Dual-pathway inhibition for secondary and tertiary antithrombotic prevention in cardiovascular disease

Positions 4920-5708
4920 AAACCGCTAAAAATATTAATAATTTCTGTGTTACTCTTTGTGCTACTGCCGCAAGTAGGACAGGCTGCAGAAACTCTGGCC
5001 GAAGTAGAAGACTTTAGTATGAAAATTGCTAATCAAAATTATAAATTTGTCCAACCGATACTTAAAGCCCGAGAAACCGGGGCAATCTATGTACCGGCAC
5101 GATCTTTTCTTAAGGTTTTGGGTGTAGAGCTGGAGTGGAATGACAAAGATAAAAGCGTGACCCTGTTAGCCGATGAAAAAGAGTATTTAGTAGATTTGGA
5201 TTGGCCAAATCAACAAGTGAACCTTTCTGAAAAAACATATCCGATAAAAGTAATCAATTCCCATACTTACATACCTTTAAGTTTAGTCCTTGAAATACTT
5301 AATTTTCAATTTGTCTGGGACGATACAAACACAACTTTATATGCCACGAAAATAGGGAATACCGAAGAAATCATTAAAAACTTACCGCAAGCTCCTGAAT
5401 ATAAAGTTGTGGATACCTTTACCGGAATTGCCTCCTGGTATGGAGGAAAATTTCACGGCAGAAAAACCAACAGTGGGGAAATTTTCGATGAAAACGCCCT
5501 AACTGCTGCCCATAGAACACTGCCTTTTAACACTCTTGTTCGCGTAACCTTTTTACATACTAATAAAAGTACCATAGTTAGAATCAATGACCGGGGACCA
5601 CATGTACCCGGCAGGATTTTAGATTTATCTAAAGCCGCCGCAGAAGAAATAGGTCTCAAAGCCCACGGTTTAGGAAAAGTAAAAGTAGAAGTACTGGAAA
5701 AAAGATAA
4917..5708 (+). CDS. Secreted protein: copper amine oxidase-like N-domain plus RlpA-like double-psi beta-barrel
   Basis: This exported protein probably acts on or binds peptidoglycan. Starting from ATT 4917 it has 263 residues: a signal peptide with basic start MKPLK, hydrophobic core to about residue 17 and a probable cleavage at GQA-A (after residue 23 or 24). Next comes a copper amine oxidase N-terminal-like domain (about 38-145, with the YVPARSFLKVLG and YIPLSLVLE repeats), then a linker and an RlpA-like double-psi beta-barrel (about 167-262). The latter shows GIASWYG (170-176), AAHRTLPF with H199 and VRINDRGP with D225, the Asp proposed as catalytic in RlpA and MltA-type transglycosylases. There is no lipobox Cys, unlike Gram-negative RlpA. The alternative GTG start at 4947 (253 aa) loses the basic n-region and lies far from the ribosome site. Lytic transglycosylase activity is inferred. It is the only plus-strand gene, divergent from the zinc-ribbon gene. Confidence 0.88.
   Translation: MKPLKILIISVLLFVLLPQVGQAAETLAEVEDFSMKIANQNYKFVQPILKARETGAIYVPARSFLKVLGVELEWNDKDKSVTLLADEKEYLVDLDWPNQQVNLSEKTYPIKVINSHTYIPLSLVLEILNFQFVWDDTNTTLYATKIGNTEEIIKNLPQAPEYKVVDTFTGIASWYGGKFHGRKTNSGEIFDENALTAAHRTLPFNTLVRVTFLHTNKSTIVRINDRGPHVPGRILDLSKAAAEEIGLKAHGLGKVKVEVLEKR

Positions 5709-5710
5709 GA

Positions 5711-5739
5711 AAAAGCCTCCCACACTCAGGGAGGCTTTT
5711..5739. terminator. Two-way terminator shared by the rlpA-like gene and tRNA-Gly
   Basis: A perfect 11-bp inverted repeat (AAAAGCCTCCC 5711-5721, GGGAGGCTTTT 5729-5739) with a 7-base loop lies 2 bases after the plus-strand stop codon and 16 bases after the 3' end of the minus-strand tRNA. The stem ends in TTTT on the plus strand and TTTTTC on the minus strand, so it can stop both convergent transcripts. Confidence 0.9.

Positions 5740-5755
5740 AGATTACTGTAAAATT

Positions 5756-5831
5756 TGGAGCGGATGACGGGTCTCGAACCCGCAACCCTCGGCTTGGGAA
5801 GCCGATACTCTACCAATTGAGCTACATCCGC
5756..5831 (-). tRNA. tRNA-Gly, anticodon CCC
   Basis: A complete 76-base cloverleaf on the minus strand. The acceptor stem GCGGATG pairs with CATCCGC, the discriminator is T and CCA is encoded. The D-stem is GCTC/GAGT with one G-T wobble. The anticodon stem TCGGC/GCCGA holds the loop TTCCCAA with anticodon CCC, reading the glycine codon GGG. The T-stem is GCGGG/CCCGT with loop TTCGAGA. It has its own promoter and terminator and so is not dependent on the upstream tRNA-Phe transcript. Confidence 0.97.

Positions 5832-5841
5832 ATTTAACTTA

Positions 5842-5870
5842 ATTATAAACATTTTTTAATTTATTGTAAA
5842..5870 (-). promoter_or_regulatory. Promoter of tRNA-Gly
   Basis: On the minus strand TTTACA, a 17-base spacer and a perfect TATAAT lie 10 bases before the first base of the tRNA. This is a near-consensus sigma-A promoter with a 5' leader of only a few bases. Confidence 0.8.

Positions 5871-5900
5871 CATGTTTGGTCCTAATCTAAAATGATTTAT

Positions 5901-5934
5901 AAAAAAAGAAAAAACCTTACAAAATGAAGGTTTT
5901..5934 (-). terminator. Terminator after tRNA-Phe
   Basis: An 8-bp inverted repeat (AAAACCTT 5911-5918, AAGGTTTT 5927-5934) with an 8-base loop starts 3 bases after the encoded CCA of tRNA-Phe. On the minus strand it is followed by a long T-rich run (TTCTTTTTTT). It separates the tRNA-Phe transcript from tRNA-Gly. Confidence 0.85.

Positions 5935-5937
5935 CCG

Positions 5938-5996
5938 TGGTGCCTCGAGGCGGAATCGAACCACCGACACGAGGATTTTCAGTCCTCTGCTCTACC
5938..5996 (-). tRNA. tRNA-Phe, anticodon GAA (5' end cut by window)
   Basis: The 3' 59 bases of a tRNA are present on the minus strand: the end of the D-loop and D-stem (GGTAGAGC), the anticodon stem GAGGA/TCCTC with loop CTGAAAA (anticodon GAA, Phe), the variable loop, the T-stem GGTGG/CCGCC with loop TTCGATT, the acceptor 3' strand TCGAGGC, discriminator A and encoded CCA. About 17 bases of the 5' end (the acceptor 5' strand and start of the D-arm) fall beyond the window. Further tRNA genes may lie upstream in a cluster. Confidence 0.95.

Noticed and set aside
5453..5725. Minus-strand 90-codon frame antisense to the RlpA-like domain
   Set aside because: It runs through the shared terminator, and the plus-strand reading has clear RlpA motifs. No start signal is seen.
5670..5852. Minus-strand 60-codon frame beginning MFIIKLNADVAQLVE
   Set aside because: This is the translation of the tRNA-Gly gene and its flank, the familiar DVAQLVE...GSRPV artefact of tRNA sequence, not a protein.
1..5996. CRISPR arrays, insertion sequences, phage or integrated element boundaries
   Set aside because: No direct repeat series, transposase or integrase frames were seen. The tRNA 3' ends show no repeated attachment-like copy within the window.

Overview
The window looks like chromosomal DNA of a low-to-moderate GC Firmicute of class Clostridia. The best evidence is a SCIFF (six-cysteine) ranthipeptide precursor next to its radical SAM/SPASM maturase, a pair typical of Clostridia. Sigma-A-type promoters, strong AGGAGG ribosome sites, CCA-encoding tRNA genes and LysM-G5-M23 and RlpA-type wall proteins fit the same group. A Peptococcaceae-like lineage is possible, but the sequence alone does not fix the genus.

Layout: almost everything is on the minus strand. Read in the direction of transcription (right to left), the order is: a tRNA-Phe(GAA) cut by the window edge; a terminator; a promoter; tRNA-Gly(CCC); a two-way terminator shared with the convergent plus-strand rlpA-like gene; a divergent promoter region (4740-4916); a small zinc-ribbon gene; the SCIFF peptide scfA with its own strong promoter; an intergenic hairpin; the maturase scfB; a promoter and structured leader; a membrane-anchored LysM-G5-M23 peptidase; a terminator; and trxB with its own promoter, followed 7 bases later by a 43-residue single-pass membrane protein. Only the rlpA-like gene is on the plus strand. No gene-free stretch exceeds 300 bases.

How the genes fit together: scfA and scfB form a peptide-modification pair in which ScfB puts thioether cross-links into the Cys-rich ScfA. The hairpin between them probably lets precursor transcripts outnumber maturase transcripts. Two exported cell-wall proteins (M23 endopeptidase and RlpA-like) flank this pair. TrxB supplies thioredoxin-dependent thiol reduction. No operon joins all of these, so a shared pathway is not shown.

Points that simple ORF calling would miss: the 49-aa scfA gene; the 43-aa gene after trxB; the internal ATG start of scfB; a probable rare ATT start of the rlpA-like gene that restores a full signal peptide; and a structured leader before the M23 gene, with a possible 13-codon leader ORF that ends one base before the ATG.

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Advances in antiplatelet therapies for patients with cardiovascular disease have improved patient outcomes over time, but the challenge of balancing the risks of ischaemia and bleeding remains substantial. Moreover, many patients with cardiovascular disease have a residual risk of ischaemic events despite receiving antiplatelet therapy. Therefore, novel strategies are needed to prevent clinical events through mechanisms beyond platelet inhibition and with an acceptable associated risk of bleeding. The advent of non-vitamin K antagonist oral anticoagulants, which attenuate fibrin formation by selective inhibition of factor Xa or thrombin, has renewed the interest in dual-pathway inhibition strategies that combine an antiplatelet agent with an anticoagulant drug. In this Review, we highlight the emerging pharmacological rationale and clinical development of dual-pathway inhibition strategies for the prevention of atherothrombotic events in patients with different manifestations of cardiovascular disease, such as coronary artery disease, cerebrovascular disease and peripheral artery disease.
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